So after the disastrous week where my laptop died, and also a broken phone this week, I managed to a)clear my deadlines (for paid work I do) b)finish writing my script. But of course, writing my script was the highlight of my week.
I haven’t written a script for the sake of fun in a long time since the expectation is different when you’re doing it as a professional service versus when you’re doing it for passion. Like writing model compos. Yes I have written model compos for passion.
Of course, I have requirements and constraints to adhere to in this script (10 minutes, the theme is past, present, future), but I have a lot more liberty to craft the story and characters. Then again, I also have a lot more pressure since whether the story works or not is really dependent on me.
Anyway, if you’re wondering, no, I usually don’t write dirty jokes or politically incorrect jokes in my scripts. I know they’re funnier, but this is mainly due to the fact that I was trained to write PG-level comedy. Of course, this is very different from what I’m like in real life… but just to answer the question(s) that I’ve been asked. So no lewd scenes, sorry everyone, although I have a bedroom scene.
So, uh, the process. Very early on in my career, I realised there are four questions that people always ask when they learn that I’m a scriptwriter. So I won’t rehash that.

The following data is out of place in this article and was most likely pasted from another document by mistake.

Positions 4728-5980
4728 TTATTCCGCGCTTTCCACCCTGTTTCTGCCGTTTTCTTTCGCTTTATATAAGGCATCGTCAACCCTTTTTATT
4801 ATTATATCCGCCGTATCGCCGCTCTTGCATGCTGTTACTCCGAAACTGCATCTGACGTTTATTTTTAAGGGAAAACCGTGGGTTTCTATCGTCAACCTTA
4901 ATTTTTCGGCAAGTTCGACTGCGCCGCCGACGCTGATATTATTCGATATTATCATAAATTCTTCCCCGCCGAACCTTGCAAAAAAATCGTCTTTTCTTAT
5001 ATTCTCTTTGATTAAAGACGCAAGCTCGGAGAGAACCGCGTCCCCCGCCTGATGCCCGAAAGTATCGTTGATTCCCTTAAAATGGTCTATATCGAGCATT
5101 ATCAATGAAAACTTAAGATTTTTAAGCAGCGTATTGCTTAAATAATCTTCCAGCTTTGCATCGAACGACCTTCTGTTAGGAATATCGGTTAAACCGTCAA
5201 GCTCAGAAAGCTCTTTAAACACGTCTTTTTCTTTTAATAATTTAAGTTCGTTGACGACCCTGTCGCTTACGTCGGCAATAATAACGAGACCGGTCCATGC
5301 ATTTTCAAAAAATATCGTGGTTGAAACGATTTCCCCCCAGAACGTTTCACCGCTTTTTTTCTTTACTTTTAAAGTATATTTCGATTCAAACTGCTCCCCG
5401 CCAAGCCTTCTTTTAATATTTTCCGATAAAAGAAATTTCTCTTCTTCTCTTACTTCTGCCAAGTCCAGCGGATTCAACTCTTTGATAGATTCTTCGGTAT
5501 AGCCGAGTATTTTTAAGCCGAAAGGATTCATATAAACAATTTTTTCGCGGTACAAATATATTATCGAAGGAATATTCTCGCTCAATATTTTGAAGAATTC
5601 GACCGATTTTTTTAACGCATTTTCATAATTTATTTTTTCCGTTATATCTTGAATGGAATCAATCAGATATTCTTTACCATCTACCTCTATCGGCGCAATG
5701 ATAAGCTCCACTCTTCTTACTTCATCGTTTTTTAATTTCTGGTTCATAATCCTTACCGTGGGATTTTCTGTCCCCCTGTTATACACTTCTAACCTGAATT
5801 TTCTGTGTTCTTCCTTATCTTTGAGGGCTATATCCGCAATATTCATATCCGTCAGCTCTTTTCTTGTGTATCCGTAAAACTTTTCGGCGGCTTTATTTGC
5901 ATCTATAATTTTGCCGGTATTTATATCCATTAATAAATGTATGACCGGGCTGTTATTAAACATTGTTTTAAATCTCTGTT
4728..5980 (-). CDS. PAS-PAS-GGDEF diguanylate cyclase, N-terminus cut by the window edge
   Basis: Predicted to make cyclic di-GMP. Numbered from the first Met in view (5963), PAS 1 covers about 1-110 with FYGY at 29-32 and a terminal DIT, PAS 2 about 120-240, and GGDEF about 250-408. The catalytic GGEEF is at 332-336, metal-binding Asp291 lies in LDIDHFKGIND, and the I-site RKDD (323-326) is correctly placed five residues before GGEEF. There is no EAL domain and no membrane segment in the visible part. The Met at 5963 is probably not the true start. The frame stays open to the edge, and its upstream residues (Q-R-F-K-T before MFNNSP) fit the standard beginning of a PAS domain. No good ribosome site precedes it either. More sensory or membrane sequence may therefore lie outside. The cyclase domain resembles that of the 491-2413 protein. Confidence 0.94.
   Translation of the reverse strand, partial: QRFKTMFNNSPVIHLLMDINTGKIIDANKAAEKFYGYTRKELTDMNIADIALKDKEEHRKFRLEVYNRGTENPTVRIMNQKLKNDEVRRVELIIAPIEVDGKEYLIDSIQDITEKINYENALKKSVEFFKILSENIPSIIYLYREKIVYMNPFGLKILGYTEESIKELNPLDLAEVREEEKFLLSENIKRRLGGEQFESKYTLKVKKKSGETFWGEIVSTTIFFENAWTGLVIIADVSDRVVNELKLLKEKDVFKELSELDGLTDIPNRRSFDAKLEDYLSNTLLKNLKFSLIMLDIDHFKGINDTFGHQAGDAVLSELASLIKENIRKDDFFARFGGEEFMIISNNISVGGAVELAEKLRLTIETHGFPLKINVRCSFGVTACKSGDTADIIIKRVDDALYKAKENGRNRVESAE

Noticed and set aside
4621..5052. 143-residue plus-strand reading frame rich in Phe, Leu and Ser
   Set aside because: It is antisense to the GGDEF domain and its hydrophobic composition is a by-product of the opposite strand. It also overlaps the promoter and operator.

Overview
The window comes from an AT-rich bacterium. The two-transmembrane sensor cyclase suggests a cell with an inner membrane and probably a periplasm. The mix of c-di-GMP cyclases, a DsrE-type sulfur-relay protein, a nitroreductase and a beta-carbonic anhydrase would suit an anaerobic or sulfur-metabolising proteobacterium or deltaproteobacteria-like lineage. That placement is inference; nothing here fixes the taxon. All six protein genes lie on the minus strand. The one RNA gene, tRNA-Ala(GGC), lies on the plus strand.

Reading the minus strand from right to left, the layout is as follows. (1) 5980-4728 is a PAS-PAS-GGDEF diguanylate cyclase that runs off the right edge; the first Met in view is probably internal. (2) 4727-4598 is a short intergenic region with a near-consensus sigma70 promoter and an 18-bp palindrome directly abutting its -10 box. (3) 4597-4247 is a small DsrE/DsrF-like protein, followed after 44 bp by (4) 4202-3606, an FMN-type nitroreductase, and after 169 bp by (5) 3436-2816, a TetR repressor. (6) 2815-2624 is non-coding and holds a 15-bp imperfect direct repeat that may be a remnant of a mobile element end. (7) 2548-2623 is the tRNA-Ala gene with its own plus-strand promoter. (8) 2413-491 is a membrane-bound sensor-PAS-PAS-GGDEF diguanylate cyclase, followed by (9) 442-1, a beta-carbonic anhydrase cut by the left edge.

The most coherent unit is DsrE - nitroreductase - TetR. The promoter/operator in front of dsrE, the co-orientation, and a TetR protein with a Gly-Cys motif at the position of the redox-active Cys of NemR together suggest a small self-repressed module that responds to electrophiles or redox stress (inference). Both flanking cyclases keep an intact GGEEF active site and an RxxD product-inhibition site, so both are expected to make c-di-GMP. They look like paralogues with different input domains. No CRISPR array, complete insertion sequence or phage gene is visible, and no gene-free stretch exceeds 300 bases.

Normally for a series there’ll be a lot of brainstorming and then a series bible, plot arc Excel sheets, quick and short one-pagers for each ep, tonnes and tonnes of research, and multiple versions of everything. But I’m doing a ten-minuter here.
I had been copying down notes on my phone ever since I learnt I was selected, and when it came time to write, I had this whole elaborate plan:
- write character essays for each character
- write theme and treatment essays for the short film
- write the synopsis of the short film
- write the beats of the short film
- write each beat on a plot card
- rearrange plot cards
- Instagram plot cards on the floor
- rewrite beats using plot cards
- then write the script
But life got in the way.
What I really did